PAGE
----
If nothing else, I hope this serves to re-mystify the Presidency and the various cabinet posts to report to it as well as the entire U.S. diplomatic apparatus. I think Powell, Albright and their predecessors made a lot of incredibly difficult work look too easy. Thinking you could put a hack like Condolleeza Rice in there, who can do nothing but kowtow to the President, was a huge error (among many) in management and judgment.
posted by Hypnic jerk at 12:53 PM on August 23, 2006


the creation of a ‘cold-war’ style nuclear stand-off should Iran achieve nuclear capability

Would that be likely with two states like this?
posted by ZenMasterThis at 1:54 PM on August 23, 2006


It's hard to see any option for the Bush administration other than bombing and/or invading Iran. By that I mean, it's the only way to muddle the obvious foreign policy failures they've made. For the neo-cons, what's the downside in prompt (maybe post mid-term election) military action against Iran? It's not like they'll be particularly less electable. The political group it will hurt the most is traditional conservatives.

Is the recent call up of IRR marines a warning sign on this?
posted by BrotherCaine at 1:55 PM on August 23, 2006


It was obvious to many people who think about such matters that Iran would be the winner once we got Saddam out of power. As for Iran and its nukes: alas, they hold all the cards now. They are swimming in oil money; they are now dominating the region among Muslim nations. We can not have a land war withthem and bombing ils not going to remove nuke facilities (too widespread in where they are); and, clearly, they have no intention of giving in to sanctions--even if Chin a dn Russian side with us, which is not likely...sanctions do not work.

An earlier comment suggested that we should have pressed for pece between Israel and the Palestinians. We did with the Road, but that for a variety of reasons did not happen, through fault of the American govt.
posted by Postroad at 2:19 PM on August 23, 2006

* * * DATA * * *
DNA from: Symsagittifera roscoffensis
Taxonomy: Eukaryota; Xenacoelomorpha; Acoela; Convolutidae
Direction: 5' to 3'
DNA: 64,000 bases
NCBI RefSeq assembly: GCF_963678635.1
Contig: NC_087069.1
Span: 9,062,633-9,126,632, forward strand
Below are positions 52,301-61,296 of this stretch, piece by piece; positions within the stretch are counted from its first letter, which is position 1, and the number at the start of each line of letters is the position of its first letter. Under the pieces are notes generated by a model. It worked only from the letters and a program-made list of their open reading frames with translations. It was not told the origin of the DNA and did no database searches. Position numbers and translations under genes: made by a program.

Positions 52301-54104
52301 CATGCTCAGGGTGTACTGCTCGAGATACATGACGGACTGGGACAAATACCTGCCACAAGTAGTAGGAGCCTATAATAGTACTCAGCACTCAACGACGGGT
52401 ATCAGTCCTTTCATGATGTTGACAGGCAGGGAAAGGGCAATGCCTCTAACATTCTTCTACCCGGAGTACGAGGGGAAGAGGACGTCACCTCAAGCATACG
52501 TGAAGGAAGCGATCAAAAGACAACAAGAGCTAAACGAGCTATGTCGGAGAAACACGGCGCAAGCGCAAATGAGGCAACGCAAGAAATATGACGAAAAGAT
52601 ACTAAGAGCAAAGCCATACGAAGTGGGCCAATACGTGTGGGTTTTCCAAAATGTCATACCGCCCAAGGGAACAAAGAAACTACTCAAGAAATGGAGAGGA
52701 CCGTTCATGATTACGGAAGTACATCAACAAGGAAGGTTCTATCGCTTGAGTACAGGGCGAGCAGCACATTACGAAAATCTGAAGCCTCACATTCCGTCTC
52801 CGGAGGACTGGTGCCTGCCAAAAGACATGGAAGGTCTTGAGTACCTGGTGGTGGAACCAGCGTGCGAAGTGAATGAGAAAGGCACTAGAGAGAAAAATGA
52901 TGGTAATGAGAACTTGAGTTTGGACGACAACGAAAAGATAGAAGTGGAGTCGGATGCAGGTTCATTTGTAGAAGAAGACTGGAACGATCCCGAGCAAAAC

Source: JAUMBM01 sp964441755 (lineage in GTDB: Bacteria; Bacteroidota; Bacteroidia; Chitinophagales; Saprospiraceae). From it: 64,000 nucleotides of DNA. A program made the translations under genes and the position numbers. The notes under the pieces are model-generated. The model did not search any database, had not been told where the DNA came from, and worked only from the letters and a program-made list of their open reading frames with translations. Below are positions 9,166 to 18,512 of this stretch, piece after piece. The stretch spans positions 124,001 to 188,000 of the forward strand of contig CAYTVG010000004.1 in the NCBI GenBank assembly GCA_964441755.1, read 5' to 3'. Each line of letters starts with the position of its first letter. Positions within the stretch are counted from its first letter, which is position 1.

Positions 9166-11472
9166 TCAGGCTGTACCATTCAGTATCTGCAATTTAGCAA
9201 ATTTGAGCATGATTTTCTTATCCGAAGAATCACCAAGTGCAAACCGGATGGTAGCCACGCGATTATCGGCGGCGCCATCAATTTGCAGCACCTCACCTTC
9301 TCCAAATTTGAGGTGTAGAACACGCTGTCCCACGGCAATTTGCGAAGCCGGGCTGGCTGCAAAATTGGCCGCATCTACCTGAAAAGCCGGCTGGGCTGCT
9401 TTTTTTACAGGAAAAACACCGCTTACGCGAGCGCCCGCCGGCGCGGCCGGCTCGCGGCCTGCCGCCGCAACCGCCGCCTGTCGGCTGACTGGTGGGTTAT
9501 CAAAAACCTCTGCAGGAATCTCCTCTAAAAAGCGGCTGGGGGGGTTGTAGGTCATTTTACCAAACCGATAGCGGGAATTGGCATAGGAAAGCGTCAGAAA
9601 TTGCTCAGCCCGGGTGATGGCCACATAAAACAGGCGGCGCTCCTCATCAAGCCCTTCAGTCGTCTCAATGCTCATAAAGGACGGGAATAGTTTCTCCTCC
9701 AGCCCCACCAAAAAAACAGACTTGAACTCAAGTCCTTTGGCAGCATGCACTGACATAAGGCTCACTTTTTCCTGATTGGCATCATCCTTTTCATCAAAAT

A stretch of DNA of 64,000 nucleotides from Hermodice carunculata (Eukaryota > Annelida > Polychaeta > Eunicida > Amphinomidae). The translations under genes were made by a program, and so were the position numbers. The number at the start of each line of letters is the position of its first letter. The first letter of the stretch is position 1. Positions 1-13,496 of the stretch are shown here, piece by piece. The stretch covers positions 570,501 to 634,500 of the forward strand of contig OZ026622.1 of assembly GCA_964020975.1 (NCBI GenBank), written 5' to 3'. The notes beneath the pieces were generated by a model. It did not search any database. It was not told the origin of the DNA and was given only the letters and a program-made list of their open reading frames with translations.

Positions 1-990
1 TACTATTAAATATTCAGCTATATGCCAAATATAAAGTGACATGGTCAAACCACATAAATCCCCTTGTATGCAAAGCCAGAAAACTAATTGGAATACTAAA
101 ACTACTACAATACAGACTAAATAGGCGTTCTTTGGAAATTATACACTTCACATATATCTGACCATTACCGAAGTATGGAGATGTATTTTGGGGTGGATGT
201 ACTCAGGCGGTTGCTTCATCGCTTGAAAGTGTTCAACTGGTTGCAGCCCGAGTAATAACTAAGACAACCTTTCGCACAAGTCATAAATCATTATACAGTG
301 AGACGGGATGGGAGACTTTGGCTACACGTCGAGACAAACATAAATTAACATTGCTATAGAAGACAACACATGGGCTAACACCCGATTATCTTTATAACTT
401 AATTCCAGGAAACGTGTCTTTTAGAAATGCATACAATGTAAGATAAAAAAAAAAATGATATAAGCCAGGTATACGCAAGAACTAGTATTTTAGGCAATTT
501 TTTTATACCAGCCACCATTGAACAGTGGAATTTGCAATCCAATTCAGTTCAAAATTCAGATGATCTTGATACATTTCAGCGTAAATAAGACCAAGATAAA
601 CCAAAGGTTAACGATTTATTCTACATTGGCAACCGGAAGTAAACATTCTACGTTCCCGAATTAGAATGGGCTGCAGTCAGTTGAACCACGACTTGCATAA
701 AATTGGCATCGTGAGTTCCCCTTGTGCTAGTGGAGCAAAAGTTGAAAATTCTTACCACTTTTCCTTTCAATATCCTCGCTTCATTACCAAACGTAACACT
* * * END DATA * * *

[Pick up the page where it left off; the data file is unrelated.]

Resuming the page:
Postroad, why do you think we can't have a land war with Iran?

Oh, and I'm thankful that Iran is too busy trying to oppress the Kurds to realize that if they recognize Kurdistan as a free state (both within their own borders in Kurdish dominated regions, and within Iraqi borders), the wheels would really come off in Iraq. Iran could easily arm Kurds to create a proxy war with America in Iraq, and also weaken the Sunnis. If Kurdistan ever seceded from Iraq it might allow for a Shi'ite secession as well. At that point we might be hard pressed to keep the Shi'ite territory from joining Iran.
posted by BrotherCaine at 2:41 PM on August 23, 2006


Postroad, why do you think we can't have a land war with Iran?

Probably has to do with it being between Quebec and Alaska in size (over 3.5 times larger than Iraq). ...well, I guess we could have a land war with Iran, the same sense that we could nuke London.

the wheels would really come off in Iraq.

Not to mention in Turkey.
posted by MikeKD at 3:10 PM on August 23, 2006


Is land size a factor in modern warfare? If anything, I'd think it would almost be a disadvantage in tank country. Larger more porous fronts to punch through and exploit. The arguable 15 million men fit for military duty between 18 and 49 seems like it would be more of a factor, but we have a huge force multiplier with our military technology advantage.

The real issue is that we could achieve no lasting victory in Iran without permanant occupation and/or genocide.
posted by BrotherCaine at 3:42 PM on August 23, 2006


I'd think it would almost be a disadvantage in tank country

Iran isn't good tank country. Iran is one of the world's most mountainous countries (map 1, map 2).
posted by kirkaracha at 4:42 PM on August 23, 2006


Thanks, I just read that on the case for invading Iran, and felt rather silly.
posted by BrotherCaine at 4:58 PM on August 23, 2006


Jesus, I just read the case for invading Iran, and it's completely, barking mad. If this is representative of the the thinking in the White House, there's a good reason a substantial proportion of the world considers the USA to be the greatest threat to world peace.
posted by salmacis at 1:03 AM on August 24, 2006


Those opposed to nuclear annihilation are appeasers and guilty of "handwringing"
posted by homunculus at 12:59 PM on August 24, 2006


homunculus: Oh, man I can hardly express how furious that Walter Williams article makes me.
posted by sonofsamiam at 1:16 PM on August 24, 2006


Yeah, I couldn't even finish it. Bleah.
posted by homunculus at 3:08 PM on August 24, 2006


Deja Vu?
posted by homunculus at 3:08 PM on August 24, 2006


Yes To India, No To Iran: Bush Administration Sends Contradictory Message On Nuclear Programs
posted by homunculus at 3:28 PM on August 24, 2006